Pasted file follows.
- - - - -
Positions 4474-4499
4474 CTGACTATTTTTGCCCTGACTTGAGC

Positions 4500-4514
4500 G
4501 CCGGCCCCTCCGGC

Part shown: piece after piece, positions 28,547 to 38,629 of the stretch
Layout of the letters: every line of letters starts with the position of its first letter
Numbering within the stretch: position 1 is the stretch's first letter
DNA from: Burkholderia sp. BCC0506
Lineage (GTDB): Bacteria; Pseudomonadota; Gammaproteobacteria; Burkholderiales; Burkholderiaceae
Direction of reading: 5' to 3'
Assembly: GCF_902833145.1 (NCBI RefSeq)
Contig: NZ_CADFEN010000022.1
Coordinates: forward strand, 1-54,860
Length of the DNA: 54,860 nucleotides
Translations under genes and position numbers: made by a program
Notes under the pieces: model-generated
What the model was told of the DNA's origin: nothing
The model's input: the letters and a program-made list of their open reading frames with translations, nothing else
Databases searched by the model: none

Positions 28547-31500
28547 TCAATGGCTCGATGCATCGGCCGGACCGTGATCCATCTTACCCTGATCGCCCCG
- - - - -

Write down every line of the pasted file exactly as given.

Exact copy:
Positions 4474-4499
4474 CTGACTATTTTTGCCCTGACTTGAGC

Positions 4500-4514
4500 G
4501 CCGGCCCCTCCGGC

Part shown: piece after piece, positions 28,547 to 38,629 of the stretch
Layout of the letters: every line of letters starts with the position of its first letter
Numbering within the stretch: position 1 is the stretch's first letter
DNA from: Burkholderia sp. BCC0506
Lineage (GTDB): Bacteria; Pseudomonadota; Gammaproteobacteria; Burkholderiales; Burkholderiaceae
Direction of reading: 5' to 3'
Assembly: GCF_902833145.1 (NCBI RefSeq)
Contig: NZ_CADFEN010000022.1
Coordinates: forward strand, 1-54,860
Length of the DNA: 54,860 nucleotides
Translations under genes and position numbers: made by a program
Notes under the pieces: model-generated
What the model was told of the DNA's origin: nothing
The model's input: the letters and a program-made list of their open reading frames with translations, nothing else
Databases searched by the model: none

Positions 28547-31500
28547 TCAATGGCTCGATGCATCGGCCGGACCGTGATCCATCTTACCCTGATCGCCCCG